But those few animals remain the only black-footed ferrets in the entire country, and every year about 30 people come here from across Canada to count the remnants for two weeks in August. They volunteer for long night-time shifts, wandering for hours with spotlights and hoping to catch a tell-tale reflection in the dark.
“People hike 10 kilometres to see if they can find eye shine,” Mr. Sturch says.
As we drive, Mr. Schmidt glances at the time.
“We’ve already seen a long-billed curlew, a horned lark, the black-tailed prairie dog, sharp-tailed grouse. And we’ve basically been here for 10 minutes,” he says. “That definitely is one of the things that makes this park so special.”
'WE NEED OIL'
There is a barbed-wire fence. There is a ceaseless wind pushing tumbleweed across late-winter grasses. Sometimes, there are cattle grazing. And there are several buildings that make up a compressor station on a 1980s-era natural gas pipeline, the only indication that there is something important about this utterly lonesome place.
It is this exact spot where the Keystone XL pipeline route moves from Canada into the United States. By just about any measure, this small stretch of isolated land is forgettable. But these have become, in many respects, Keystone XL’s single most important few metres. It is because of this border crossing that TransCanada Corp. has been obligated to seek a presidential permit and submit itself to review by the U.S. Department of State. It’s a review now nearing five years that has exposed the company to a political opposition so loud that it remains an open question whether the White House will ever allow TransCanada to bury its pipe where the barbed wire now stands.
Cody Math can’t figure out what the fuss is about. It is, he says again and again, “plumb goofy.”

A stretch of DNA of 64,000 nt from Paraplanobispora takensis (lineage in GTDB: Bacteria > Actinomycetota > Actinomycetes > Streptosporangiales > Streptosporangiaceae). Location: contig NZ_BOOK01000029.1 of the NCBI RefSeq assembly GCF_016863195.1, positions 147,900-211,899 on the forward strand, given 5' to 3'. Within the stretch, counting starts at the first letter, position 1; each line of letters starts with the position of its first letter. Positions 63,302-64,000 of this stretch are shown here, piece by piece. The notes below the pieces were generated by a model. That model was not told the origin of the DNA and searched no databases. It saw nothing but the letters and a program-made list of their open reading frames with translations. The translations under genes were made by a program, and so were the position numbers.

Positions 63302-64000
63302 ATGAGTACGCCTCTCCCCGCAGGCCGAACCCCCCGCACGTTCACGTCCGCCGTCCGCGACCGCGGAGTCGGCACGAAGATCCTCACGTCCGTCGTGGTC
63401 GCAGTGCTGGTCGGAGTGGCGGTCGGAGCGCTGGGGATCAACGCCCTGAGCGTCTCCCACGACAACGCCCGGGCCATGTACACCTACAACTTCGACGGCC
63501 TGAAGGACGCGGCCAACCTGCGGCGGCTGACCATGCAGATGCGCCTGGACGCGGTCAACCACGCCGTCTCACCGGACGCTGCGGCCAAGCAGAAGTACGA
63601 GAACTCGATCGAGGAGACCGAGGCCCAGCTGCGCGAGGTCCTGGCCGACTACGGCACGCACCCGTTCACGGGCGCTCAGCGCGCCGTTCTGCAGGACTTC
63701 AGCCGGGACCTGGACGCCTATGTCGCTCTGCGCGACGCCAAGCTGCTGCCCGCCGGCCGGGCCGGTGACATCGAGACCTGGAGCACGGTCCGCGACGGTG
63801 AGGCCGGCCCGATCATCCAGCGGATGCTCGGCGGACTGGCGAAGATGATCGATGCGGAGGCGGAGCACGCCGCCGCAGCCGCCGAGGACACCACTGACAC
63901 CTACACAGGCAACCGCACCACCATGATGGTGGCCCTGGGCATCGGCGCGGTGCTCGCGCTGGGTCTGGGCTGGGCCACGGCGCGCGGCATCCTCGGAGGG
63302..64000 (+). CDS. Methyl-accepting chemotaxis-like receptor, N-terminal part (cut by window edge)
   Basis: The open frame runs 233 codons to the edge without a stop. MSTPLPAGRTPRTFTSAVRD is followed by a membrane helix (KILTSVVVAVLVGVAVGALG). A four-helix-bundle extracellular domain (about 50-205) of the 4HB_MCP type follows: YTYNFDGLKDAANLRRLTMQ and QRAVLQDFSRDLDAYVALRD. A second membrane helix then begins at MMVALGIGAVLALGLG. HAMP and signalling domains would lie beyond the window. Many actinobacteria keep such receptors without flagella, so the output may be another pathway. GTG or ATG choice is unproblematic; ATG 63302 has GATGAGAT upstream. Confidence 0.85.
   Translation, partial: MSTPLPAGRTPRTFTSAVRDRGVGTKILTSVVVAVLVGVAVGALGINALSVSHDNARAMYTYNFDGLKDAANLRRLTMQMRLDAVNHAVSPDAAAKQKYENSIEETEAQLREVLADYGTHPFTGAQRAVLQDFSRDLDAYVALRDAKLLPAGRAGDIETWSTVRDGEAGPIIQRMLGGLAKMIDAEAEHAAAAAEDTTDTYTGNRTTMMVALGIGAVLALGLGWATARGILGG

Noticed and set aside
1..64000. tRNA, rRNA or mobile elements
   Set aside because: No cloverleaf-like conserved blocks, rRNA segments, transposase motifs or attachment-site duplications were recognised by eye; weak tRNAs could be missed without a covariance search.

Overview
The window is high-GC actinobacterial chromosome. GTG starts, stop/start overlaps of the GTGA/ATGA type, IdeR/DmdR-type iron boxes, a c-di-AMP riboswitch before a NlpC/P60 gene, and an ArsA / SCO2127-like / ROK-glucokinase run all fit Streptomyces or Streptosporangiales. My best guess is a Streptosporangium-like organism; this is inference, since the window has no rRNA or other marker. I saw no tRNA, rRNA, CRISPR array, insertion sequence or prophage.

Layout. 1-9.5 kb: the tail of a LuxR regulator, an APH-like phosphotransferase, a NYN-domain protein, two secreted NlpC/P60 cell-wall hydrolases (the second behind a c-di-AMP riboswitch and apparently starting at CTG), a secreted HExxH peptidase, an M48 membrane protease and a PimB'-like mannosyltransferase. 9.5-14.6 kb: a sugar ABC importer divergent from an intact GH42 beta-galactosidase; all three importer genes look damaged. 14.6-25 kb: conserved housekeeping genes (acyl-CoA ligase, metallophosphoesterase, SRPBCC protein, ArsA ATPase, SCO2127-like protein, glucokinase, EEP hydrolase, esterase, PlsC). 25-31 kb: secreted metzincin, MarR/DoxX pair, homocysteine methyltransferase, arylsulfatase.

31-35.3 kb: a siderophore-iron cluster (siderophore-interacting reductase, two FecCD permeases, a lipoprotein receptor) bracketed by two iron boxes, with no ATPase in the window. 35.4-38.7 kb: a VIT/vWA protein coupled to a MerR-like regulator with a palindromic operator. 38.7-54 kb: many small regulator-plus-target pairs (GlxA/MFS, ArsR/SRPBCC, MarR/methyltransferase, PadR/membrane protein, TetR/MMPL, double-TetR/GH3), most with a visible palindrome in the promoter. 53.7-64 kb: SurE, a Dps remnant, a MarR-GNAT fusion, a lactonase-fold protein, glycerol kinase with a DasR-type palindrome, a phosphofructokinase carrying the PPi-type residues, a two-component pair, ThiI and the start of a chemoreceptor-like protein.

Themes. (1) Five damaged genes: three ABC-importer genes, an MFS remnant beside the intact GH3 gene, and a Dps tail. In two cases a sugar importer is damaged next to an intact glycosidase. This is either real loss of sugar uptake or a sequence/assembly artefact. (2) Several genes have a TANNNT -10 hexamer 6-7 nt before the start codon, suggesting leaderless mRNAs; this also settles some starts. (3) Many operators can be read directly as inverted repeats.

“I don’t know why people are against this thing. It’s not landowners. It’s the liberal left wing,” he says. “They’d rather run their cars on wind or something.”
Mr. Math is not a central figure in the Keystone XL debate. On the day I stop by, he’s not even particularly thrilled to be talking; he’s just come back from a bachelor bender in Las Vegas. But he is the first American whose house the pipeline will pass by. He lives just three kilometres from the border crossing; the Keystone XL route comes within about 800 metres of the place where he and his wife are expecting the sixth-generation of Math to live in this part of Montana.
The natural gas pipeline, called Northern Border, has made them familiar with life next to buried energy. Thirty years after it was built, Northern Border’s right-of-way is still discernible: The grass grows differently, and crops on top of the pipe ripen earlier. When something went wrong last year at the compressor station – he’s not sure whether it was a leak or fire of some sort – it produced a jet-like roar so loud it could be heard in his basement.
Mr. Math also tried to have TransCanada move a Keystone XL pumping station from its current location about 1.5 kilometres from his home. He doesn’t like how it is positioned in an oddly-shaped field that is already difficult to till, and he is worried it will introduce an industrial hum to a landscape now notable for its silence. He failed to persuade the company.
He’s also irritated by the weather sent down from north of the border: “The snow comes sideways from Canada,” he says. “It can get pretty bad.”
Yet neither blizzards nor pipeline problems have soured people here on Keystone XL. Brent Anderson raises cattle on the land where the route first enters the U.S. “We need oil, so we might as well get it from there” – he means Canada – “rather than across the pond. I don’t have a problem with it,” he says.
Mr. Math feels the same. He lives at the end of 30 kilometres of unmarked gravel road, 250 kilometres from the nearest Wal-Mart store and even farther from the closest interstate highway. There aren’t many places as distant from mainstream America as his house. He began dating his wife after reaching out on Facebook, which he accesses via satellite Internet. His wife pulls recipes from Pinterest. They do much of their shopping online now; even here, Amazon makes two-day deliveries. He doesn’t like the idea of impeding cultural or economic progress, which has so tangibly improved his own life.
“As long as this pumping station is not loud, I don’t care. And they say it will be okay,” he says. Building new industrial development is “the way it’s supposed to be,” he says. “Isn’t the point of the human race to move forward?”